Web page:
Due to US Environmental Protection Agency regulations, many such features require controlled processing systems not easily set-up or cost-effective in the field, according to Brian Miller, PCI’s managing director, business development.

Tilt-up can be a fast construction method, its practitioners say. “When you have big industrial warehouses, you can throw up 40 panels in a day,” says John Anderson, general manager for Bragg Crane Service in Richmond, California. A company with more than 300 cranes working in different industries, Bragg has become the leader in tilt-up in northern California, doing as much as 50%–75% of all tilt-up in the Bay Area.

Anderson’s 40 panels-in-a-day scenario is just for putting up the panels, in a case where a mobile crane with rolling outriggers is working on the warehouse floor. The tilt-up panels can generally be erected after they reach about 75% of the design concrete strength, which occurs seven or eight days after they are cast. The rate at which the strength increases can be accelerated with the use of concrete admixtures and Type 3, high-early-strength cement, says Mark Remmetter, vice president and managing principle of Steinbicker & Associates, a structural engineering firm specialising in tilt-up, with offices in Dayton, Ohio and Atlanta, Florida.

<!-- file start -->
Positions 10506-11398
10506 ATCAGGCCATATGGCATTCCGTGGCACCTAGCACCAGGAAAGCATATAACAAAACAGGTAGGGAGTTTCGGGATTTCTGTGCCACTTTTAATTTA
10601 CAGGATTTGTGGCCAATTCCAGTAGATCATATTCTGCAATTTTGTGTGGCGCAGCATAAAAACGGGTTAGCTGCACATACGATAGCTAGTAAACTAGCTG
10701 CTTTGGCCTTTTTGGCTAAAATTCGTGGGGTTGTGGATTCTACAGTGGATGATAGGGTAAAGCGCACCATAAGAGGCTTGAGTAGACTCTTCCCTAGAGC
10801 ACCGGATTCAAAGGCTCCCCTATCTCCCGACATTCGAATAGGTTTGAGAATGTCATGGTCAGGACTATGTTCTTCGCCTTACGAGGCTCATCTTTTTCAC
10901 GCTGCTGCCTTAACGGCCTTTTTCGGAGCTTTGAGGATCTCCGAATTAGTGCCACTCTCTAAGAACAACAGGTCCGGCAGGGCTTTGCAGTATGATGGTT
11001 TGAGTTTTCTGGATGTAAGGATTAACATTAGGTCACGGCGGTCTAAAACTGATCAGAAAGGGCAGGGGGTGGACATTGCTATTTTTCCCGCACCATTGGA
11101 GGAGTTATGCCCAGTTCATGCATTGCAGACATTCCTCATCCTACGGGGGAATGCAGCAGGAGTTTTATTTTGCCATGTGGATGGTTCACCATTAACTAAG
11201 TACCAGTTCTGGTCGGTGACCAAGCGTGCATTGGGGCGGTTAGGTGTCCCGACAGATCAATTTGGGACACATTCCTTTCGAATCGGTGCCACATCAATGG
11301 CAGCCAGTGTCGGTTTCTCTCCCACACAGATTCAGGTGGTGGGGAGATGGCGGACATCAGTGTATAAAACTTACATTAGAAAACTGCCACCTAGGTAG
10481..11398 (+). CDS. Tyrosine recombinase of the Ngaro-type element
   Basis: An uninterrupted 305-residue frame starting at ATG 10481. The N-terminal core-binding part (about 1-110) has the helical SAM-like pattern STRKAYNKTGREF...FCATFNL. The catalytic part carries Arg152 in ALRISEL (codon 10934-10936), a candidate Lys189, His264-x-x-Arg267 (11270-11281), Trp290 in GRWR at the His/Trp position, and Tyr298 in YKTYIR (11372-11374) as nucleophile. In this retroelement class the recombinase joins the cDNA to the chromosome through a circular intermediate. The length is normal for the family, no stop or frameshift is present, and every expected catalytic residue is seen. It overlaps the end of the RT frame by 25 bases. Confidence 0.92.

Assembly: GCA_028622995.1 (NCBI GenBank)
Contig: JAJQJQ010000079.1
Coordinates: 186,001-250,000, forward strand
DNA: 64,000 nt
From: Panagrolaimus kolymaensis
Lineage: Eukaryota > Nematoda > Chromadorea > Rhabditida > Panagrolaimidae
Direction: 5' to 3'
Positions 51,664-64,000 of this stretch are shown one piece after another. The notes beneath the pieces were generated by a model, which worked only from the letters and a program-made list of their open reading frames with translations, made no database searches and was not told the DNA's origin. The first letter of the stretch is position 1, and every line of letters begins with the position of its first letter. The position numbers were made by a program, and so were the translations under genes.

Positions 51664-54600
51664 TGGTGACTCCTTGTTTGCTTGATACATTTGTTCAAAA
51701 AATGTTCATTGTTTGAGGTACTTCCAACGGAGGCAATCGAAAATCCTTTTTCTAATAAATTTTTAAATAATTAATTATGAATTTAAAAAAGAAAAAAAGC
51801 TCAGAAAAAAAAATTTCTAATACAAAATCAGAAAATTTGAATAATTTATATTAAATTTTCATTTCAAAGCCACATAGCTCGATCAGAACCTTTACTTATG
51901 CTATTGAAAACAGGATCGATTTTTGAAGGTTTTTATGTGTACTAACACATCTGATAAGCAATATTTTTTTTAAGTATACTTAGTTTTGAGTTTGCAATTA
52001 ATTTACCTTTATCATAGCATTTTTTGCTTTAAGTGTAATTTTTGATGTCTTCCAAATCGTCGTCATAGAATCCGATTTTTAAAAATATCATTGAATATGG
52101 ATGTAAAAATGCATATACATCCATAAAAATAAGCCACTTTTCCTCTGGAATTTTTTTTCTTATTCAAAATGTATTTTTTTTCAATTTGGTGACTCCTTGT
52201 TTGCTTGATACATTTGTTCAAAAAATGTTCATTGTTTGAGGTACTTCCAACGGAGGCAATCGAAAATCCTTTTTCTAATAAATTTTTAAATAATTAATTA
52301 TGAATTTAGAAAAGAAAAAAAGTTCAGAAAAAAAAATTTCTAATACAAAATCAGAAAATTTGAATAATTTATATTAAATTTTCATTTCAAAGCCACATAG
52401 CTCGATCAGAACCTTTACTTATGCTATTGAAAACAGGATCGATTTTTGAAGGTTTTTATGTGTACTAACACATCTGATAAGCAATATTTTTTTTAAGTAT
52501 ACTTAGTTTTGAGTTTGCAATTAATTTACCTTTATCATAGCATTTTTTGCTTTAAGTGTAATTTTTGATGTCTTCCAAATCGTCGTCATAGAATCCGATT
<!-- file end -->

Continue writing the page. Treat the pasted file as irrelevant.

It’s hard to predict a specific timeline for construction of a tilt-up wall, Remmetter says, but “if you were just constructing a simple wall, I would think that a good contractor within about three weeks could build the formwork, cast the panels and have them erected, although on a typical construction site other activities tend to extend this schedule.”

Precast panel erection can be just as fast and sometimes faster than tilt-up, says PCI’s Brian Miller. Lead times depend on projects, schedules, workloads and factors such as special orders, intricate form design and engineering, he says.

“Precast can be cast while other site work is commencing, reducing the overall project completion schedule, while tilt-up is dependent on the schedule,” he says. “Tilt-up contractors are limited to the number of forms, crews, etc., that they have available as well as the site availability. They cannot begin work until the floor slab has been cast.”

Tilt-up’s ability to use large panels, which have been cast as high as 96ft 6in (29.4m)?for a single panel and can be 50ft wide, is one advantage over precast panels, say tilt-wall proponents.

“With tilt-wall, you can build as big as you want, put designs in them,” says Sunshine Specialties president Trentis Durden. “Basically anything done to precast you can do with tilt-wall. Precast is very expensive. It’s manufactured at a plant, loaded on a truck and hauled to a job site. Tilt-wall is poured into any shape, size and form to make less pieces.”